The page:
Is it just me or is it a slow news day? When the top trend on Twitter is about a dispelled rumor it’s time to take the day off. The top trend has been ‘RIP Kanye West’ for the past 24 hours. It was disputed more than 12 hours ago, but it has a life of it’s own now. Worst of all it (the Twitter trending topic) made national news.
Would a dead man have time to haunt the world by posting pictures of supermodel Gabriela Barros online? Rapper Kanye West, of course, is not dead, although “RIP Kanye West” is still the hottest-trending topic on Twitter (Pop & Hiss advises against clicking on it, unless you’re ready for a stream of baiting links to random sites).
Source: Amber Rose debunks ‘RIP Kanye West’ Twitter topic | Pop & Hiss | Los Angeles Times | October 21, 2009 | Los Angeles Times.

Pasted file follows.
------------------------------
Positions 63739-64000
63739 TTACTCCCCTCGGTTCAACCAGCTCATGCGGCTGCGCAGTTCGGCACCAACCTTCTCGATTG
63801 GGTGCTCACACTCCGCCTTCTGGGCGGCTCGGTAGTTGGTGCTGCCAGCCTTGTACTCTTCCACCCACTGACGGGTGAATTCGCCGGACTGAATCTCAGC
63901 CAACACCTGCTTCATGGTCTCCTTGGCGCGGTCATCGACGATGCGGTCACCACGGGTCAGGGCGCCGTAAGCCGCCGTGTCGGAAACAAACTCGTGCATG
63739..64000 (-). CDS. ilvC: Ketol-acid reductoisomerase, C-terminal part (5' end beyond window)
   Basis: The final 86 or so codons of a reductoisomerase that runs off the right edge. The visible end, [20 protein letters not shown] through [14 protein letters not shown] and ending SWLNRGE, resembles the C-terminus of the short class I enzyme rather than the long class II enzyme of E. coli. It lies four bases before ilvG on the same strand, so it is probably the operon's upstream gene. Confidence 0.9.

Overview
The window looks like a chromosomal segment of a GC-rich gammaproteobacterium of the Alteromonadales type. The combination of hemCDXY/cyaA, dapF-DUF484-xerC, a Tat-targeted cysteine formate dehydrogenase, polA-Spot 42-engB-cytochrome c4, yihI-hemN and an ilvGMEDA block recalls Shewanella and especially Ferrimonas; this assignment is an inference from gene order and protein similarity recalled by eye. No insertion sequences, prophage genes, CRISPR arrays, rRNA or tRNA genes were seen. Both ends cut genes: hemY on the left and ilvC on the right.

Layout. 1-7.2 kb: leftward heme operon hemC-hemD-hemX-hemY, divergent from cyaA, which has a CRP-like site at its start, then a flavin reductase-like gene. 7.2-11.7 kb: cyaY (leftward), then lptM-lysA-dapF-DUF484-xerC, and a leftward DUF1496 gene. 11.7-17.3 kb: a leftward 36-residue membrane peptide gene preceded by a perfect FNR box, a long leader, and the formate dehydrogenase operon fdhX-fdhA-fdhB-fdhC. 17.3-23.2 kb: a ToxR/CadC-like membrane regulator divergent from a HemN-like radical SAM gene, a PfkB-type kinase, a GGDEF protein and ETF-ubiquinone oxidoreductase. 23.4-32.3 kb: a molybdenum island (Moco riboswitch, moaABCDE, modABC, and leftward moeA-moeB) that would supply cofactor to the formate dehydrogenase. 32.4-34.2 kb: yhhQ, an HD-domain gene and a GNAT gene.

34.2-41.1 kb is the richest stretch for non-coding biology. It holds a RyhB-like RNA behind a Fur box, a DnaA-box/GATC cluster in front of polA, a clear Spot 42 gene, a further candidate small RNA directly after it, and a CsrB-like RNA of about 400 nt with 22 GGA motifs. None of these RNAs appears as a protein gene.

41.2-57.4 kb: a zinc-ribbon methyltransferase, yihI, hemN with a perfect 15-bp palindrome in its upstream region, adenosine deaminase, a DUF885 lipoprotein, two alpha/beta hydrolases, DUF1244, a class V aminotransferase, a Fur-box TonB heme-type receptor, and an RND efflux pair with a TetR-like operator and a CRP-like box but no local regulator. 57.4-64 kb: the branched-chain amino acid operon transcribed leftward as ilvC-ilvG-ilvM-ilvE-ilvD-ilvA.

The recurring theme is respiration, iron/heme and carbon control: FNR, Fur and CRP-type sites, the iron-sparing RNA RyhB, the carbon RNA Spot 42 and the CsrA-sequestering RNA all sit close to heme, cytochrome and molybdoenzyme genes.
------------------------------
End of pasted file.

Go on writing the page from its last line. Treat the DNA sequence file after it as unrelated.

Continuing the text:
Actually, there is something significant about trending topics – not just RIP Kanye West – because they invoke reactions. Twitter users that continue the trend are either curious or opinionated. If a user clicks on a trending topic it receives more hits or has more weight in the trend. If a user comments (or retweets) on the topic it receives more weight. Both actions keep the momentum going – the snowball effect. More importantly than the whole world talking about you (publicity) the whole world is making its own news; trivial as it may be.
The Twitter effect is included in my soon-to-be-released review of the book, Socialnomics: How social media transforms our lives and the way we do business.)